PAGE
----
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As she gazes into it, “she blushed at herself, and seeing her reflection blush, blushed the more.” (6) Even while she is alone and seemingly unnoticed, she is arrogant. Her timidness while taking out the mirror demonstrates how mild this problem was initially.In its earliest stages, Bathsheba’s self-appreciation is simply a personal flaw. At this point, she is only concerned with her own beauty, and she doesn’t realize the potential effects it has on those around her. When the vanity is suddenly targeted at others, it is no longer a personal matter.Hardy use of foreshadowing reveals that the vanity will indeed spread and become dangerous.
This name was previously created in 1979, where on 14 April, Easter Saturday, a demonstration was held against the statements of Bishop Gaines on homosexuality.
That demonstration fell in Holy Week, in which Catholics celebrate Holy Thursday and good Friday and that is the day is also called the Pink Saturday.
But, because she is arrogant, she ignores the experienced laborers and scolds them for not following her directions.
Noticing her vanity, one of the laborers points out that Bathsheba is “a headstrong maid- that’s what she is- and won’t listen to any advice at all.” (16) He also warns against her temperament by relating that “pride and vanity have ruined many a cobbler’s dog.” (16) This laborer’s description accurately portrays Bathsheba’s stubbornness.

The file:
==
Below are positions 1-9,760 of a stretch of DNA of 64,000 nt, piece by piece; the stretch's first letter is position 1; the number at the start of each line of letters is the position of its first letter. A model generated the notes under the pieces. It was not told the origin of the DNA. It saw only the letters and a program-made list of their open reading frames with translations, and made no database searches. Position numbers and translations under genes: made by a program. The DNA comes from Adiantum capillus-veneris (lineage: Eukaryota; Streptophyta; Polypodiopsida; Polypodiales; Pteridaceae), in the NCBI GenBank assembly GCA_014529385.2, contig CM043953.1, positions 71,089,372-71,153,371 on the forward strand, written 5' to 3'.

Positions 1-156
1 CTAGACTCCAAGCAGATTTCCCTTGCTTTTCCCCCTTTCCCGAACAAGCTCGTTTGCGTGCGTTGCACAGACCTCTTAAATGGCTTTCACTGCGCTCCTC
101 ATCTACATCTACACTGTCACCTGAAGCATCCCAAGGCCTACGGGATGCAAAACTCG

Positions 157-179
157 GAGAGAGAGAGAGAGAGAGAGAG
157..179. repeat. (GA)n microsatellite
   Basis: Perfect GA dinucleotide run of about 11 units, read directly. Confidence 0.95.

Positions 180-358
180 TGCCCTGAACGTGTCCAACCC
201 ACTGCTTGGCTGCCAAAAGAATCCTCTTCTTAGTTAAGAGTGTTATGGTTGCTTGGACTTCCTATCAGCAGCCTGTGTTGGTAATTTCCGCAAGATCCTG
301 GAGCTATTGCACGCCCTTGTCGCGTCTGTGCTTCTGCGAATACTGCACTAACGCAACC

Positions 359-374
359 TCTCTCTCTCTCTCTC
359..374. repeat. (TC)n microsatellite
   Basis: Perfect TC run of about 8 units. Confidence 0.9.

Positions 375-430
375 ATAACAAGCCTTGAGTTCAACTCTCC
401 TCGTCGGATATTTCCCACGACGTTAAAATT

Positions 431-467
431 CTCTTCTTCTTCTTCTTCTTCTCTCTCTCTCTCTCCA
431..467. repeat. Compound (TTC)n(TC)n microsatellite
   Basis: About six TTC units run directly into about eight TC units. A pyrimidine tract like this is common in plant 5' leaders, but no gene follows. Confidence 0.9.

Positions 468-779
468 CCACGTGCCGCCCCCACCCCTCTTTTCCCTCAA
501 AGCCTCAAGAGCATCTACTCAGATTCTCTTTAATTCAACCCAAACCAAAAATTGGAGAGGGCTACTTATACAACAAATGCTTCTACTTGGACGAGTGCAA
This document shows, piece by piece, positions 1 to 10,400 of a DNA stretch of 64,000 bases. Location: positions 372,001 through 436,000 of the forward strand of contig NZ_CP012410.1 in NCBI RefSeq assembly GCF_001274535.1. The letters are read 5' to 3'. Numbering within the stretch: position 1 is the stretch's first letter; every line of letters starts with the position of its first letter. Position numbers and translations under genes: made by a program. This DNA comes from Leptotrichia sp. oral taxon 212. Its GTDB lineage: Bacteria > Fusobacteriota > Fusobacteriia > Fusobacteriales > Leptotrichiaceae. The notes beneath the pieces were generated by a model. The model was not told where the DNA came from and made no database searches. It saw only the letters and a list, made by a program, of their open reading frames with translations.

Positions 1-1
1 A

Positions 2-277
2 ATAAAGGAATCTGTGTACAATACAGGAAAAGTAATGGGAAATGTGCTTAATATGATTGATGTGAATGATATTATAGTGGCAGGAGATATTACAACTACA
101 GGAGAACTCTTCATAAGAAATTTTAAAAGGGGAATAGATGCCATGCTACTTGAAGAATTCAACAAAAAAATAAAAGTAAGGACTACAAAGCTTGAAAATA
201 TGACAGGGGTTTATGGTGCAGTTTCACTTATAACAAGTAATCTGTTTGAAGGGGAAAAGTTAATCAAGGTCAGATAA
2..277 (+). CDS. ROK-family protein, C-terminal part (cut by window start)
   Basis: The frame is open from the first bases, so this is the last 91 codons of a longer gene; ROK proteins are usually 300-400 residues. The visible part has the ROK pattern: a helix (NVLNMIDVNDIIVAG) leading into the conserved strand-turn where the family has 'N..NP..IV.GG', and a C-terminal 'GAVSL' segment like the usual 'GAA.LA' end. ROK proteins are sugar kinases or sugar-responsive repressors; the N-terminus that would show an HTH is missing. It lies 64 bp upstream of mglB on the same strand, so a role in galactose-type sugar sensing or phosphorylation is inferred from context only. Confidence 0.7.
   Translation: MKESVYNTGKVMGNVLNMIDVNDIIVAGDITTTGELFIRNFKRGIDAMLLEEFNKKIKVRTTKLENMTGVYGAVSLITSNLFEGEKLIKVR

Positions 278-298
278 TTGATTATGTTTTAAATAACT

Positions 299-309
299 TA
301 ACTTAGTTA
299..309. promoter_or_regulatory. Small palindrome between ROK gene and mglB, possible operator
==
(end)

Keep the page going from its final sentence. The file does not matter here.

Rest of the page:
Today, both events have both a political and a festive sides.
Gay Pride is in principle held annually on the last Saturday of June.
Gabriel Oak, a humble bailiff and suitor of Bathsheba, is the only one who sees through her mask of arrogance.
Throughout the novel, he represents the only alternative to her demise.
The term Pink Saturday is then retrieved for the last Saturday of June, for the first time on 30 June 1979, almost exactly 10 years after the Stonewall riots took place.
The Pride March was first called Gay Pride, then Lesbian & Gay Pride, then LGBT Pride (at each time claiming the rights of an additional community) to finally call themselves the Pride or the Pride March.